It’s a difficult time for everyone, not least of all the families and friends of those who have sadly died, or are currently suffering, as a result of the coronavirus. Everyone who reads this will have been touched by the restrictions that the virus has forced upon the world, and we all have to do the right thing and get through this together, so the less we all jump on the bandwagon and bitch about cabin fever or how we are becoming a nation of depressed zombies because we can’t go out, when we all stay inside on our tablets and mobiles anyway, the better we will all be.
There is no need to panic or raid the supermarkets for all that they have, but we do have to be careful by interacting with as few people as possible, and washing our hands often. You don’t have to agree with the politics of those who are telling you to do so, but – come on, folks – a little common sense is not beyond you.
The first story in this anthology, Jerusalem’s Lot, acts as a prelude to King’s second novel, ‘Salem’s Lot, and One More For the Road is somewhat of a suffix to that novel.
What this piece has going for it over Jerusalem’s Lot is that it takes a more modern approach to the storytelling, and that in itself is immediately a tick in the pro column. The narrative style of that first companion piece is one of the main reasons that I could not recommend it.
You don’t need to have read ‘Salem’s Lot (and certainly not the other short story in this collection) to get or enjoy this piece. Ultimately, this is a straightforward vampire tale, but familiarity does help to flesh out the world. One More For the Road gets a pass, but it’s a very thin recommendation.
I thought about coming on here and trying to bring a little levity to this coronaviral situation, but at the point of writing there has been over 180,000 diagnosed cases and more than 7,000 deaths as a result of this, and those numbers are increasing all the time and rapidly. So I don’t feel much like cracking wise.
Disneyland is closed; pubs in Ireland are closed, (over St. Patrick’s Day, no less); concerts all over the world have been cancelled. Hell, many cities are off limits and a growing number of countries are locked down entirely. Businesses and governments have not gone to these lengths for shits an’ gigs, or without serious consideration. This is not a drill, people. This is the real deal.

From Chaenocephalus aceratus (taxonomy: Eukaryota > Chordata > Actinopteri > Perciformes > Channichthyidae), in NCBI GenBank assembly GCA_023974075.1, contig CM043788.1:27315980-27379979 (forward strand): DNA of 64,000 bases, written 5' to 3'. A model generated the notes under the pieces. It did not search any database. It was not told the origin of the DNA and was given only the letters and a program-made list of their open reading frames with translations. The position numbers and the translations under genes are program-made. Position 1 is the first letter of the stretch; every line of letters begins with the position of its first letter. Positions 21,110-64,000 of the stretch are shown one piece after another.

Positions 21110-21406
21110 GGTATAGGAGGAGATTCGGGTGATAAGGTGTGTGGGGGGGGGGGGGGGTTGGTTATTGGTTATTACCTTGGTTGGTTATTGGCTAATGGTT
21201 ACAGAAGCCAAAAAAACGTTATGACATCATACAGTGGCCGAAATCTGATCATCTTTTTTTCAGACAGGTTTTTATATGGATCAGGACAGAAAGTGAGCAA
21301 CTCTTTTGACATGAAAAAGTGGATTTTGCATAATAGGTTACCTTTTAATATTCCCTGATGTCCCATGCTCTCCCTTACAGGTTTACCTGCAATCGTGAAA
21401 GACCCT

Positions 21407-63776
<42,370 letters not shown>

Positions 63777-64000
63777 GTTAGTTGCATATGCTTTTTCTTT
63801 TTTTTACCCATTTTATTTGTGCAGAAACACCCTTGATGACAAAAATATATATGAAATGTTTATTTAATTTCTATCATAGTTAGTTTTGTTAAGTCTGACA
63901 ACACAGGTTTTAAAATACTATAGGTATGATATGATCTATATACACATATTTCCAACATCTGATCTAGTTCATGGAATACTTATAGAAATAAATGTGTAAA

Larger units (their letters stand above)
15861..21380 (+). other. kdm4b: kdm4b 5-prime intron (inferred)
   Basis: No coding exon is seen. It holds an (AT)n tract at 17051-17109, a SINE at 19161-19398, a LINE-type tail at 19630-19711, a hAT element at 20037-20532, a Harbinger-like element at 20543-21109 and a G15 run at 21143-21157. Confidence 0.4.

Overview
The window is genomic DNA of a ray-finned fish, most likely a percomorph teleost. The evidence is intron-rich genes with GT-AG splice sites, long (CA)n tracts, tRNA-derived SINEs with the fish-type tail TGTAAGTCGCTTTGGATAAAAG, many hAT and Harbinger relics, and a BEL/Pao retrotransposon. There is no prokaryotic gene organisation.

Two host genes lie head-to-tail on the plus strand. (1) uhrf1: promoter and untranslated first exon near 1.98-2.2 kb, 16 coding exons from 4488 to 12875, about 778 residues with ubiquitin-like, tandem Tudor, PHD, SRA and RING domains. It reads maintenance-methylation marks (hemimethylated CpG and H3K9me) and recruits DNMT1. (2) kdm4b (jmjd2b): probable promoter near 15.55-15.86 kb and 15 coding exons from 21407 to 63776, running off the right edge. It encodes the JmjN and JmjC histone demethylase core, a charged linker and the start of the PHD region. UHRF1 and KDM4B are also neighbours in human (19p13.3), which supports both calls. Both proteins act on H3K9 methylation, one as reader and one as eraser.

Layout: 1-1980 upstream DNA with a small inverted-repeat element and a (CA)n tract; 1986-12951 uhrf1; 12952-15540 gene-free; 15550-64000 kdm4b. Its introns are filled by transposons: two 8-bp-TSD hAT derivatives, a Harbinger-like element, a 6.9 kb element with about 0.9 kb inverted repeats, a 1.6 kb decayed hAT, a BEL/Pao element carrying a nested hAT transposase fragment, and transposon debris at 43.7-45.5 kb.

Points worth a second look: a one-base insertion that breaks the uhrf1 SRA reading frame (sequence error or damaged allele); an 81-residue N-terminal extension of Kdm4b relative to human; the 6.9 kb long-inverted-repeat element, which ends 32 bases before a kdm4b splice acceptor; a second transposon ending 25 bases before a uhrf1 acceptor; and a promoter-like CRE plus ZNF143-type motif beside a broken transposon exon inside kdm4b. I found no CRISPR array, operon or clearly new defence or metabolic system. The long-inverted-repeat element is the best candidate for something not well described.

There is enough rice and pasta for everyone. Bread and milk is plentiful if we all just buy what we need and not encourage stupidity by manufacturing a shortage. You really don’t need all of those Ibuprofen or paracetamol, and all those cereals and biscuits are not going to help either.
Remember, there are those who can’t get to the stores as often or as readily as many of us can, and a lot of us are being selfish with our purchasing and leaving shelves empty for those who really need it or are simply trying to buy a regular supply for their household.
Most of us have jobs we need, and all of us have people we care about. So let’s try to stay safe and stay smart in this unclear time.
The Man Who Loved Flowers follows a smiling young man as he walks the streets of New York carrying a bunch of flowers, and it focuses primarily on the reactions of those around him as he passes by.
This is a simple tale of misinterpretation, and how things are not always as they seem on the surface. The story does take a darker turn in the final third – putting this into more familiar King territory – but to say anything further would be to spoil it for those who have not read it.
Because The Man Who Loved Flowers is fairly brief, King doesn’t have the time to dilute it with his usual shenanigans – a trait he is unfortunately guilty of on many occasions – and this is one of the best things on offer in this collection.